Gang prevention program shows signs of success
More than one year into its mandate, WrapED (Wraparound Edmonton) is showing success in helping vulnerable youth in Edmonton stay out of gangs and turn their lives around in the long term.
?"These are kids who are facing multiple barriers,” said Const. Val Hoglund, police liason for the WrapED project. "That means they don't just have one issue. There might be trouble with police, trouble at school, substance abuse and family violence all at once."
WrapED gives youth the opportunity to be involved in charting their own course to success. Each youth works with a youth worker to create their own support team that will help them move forward throughout their time in WrapED, and after they are no longer in the program. The youth themselves choose whom to invite to be on their support team, empowering them in the process and ensuring the team is made up of people they feel they can trust.
The team might include family members, probation officers, lawyers or social workers : anyone the youth believes would be a positive long-term support.
"A lot of these kids have already burned a lot of bridges," said Kyle Bullock, a WrapED youth worker with Native Counselling Services of Alberta (NCSA). "That's why it's so important that they have a say in who is on their support team. This team shows them that no matter what, some one is going to be there for them and they aren't always starting over when they get a new caseworker."??
One of Bullock's clients threatened a group home worker during a substance abuse relapse and, instead of waiting for the consequences he took the initiative to call the worker and apologize. He then invited that worker to his next support team meeting, to sincerely repair the relationship. ??
"We didn't tell him to do that," said Bullock. "He apologized on his own. There was a real attitude change there."??
"Every small step forward is hard-fought," he said. "For these youth, little successes are big successes." ??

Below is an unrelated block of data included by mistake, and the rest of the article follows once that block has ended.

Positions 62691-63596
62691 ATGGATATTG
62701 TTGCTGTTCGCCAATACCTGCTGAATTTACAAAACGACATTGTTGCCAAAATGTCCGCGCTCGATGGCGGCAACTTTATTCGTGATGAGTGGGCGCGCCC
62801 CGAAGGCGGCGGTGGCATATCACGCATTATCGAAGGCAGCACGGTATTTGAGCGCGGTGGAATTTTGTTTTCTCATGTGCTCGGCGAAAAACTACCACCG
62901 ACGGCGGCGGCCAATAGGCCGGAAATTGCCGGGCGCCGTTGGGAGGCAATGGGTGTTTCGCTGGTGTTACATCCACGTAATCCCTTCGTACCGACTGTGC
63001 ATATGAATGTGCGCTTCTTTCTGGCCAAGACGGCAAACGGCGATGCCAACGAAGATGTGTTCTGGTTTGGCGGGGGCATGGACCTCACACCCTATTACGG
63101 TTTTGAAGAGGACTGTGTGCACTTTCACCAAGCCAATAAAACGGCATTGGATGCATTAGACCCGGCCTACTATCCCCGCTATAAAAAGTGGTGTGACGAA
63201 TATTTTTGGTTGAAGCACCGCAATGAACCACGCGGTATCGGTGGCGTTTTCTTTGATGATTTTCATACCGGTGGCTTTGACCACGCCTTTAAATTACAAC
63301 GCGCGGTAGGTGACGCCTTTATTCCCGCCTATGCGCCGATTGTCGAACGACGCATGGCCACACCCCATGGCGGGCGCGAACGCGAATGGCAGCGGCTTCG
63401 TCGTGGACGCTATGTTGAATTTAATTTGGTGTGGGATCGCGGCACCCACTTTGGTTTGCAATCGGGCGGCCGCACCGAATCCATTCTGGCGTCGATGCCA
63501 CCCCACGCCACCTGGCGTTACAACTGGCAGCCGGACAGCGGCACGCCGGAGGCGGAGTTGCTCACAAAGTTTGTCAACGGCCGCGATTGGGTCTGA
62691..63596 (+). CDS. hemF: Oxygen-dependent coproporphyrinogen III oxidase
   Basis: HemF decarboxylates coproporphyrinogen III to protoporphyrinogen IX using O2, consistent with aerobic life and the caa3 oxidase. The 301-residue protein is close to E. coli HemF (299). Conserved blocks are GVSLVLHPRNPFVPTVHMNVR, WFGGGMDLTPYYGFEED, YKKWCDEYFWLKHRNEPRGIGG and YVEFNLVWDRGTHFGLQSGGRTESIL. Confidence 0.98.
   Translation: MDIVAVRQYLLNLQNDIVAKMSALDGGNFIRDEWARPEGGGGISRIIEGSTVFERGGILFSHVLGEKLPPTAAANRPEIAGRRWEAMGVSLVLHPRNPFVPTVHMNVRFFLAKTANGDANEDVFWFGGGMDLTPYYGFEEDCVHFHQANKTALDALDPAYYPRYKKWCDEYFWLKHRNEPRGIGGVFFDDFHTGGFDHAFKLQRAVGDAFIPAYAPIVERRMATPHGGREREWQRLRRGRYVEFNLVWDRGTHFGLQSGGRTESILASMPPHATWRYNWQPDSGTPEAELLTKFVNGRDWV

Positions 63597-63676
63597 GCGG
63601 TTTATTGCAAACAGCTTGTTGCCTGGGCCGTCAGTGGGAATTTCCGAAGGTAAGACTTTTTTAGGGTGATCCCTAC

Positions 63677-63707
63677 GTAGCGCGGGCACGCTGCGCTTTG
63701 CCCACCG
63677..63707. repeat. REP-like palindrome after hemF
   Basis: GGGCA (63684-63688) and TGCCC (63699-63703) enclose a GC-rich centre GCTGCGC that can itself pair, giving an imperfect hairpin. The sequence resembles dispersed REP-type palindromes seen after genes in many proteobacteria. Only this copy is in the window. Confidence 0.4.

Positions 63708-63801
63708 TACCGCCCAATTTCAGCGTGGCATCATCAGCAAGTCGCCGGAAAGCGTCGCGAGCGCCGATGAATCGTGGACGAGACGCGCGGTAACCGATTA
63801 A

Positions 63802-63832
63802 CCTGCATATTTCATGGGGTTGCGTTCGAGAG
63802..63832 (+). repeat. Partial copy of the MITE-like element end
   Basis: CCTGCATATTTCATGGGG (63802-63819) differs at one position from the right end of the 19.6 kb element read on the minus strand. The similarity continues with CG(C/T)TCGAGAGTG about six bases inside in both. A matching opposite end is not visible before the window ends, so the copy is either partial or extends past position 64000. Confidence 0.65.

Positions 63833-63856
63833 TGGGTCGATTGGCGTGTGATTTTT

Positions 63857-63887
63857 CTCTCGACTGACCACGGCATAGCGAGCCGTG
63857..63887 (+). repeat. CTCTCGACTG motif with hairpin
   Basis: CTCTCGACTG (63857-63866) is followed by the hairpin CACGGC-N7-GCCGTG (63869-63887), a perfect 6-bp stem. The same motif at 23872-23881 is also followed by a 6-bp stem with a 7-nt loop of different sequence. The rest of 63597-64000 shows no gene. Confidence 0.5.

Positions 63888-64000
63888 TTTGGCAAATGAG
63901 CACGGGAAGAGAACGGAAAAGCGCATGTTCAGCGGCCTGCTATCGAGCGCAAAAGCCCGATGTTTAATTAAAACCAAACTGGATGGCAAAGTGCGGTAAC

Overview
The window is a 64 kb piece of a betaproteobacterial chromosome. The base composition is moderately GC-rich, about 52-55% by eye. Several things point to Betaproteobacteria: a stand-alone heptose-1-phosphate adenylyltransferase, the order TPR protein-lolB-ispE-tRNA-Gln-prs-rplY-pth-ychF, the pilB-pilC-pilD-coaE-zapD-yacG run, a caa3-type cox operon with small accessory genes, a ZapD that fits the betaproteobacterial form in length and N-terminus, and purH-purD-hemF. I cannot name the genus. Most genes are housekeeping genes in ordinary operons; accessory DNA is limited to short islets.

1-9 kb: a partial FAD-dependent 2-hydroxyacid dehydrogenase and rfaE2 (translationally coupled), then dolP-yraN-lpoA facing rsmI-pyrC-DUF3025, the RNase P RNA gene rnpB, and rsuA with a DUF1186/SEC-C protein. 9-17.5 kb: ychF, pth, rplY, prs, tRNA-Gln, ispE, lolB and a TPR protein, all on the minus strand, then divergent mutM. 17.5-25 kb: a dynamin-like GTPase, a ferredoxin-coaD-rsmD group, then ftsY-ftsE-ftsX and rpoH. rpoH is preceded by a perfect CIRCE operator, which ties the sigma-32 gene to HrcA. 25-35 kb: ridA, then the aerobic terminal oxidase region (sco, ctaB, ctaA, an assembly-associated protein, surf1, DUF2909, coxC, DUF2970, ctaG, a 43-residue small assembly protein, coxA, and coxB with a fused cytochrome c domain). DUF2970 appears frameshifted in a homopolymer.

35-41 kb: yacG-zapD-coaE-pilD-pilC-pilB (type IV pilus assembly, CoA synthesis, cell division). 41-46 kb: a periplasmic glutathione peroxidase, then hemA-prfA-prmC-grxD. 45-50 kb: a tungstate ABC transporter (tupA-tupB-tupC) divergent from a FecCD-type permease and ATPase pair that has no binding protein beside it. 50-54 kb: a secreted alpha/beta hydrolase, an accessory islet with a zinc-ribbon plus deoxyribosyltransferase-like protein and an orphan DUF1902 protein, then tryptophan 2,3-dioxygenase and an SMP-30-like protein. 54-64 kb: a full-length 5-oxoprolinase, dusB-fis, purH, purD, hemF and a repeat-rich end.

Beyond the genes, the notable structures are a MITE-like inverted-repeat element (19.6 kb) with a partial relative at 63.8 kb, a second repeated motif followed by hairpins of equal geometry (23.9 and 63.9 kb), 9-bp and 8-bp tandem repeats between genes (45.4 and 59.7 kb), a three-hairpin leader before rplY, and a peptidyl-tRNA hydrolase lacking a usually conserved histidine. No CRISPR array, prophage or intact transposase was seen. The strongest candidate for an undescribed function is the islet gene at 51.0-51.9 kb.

The journey to success for these youth can be fraught with obstacles, which is why a consistent support team with a long-term view is invaluable. ??
“Using the wraparound approach gives the youth a sense of community they might not have had in the past. This shows the youth that people really do care for them,” said Sarah Conley, a WrapED youth worker with the Edmonton John Howard Society. “For the community, it gives them youth who care again. When they’re older, they can help change their communities for the better.”
WrapED is a collaboration between The Africa Centre, Edmonton John Howard Society, Edmonton Police Services, Native Counselling Services of Alberta, REACH Edmonton and YOUCAN Youth Services. It is partially funded by Public Safety Canada, Crime Prevention and launched October 1, 2013.
REACH Edmonton brought these diverse organizations together to collaborate, rather than each group submitting a proposal in competition with one another.?The programming focuses on vulnerable youth facing multiple barriers and is expected to serve up to 180 young people, over five years, primarily from Aboriginal and refugee communities. Participants are youth between the ages of 12 and 17 in Edmonton who are most at-risk of involvement with gangs.
"Loss of identity is a major driving factor for youth that pushes them to join gangs. There are vulnerable youth from mainstream, but there is a changing face in Edmonton and we do want to recognize that changing face," said Lindsay Daniller, director of community initiatives and development at REACH Edmonton. "So we are focused on embracing immigrant, refugee and aboriginal youth as part of the program. We really want to make sure that they are strengthened to be the best citizens they can be."?
There are currently 62 youth enrolled in the WrapEd program.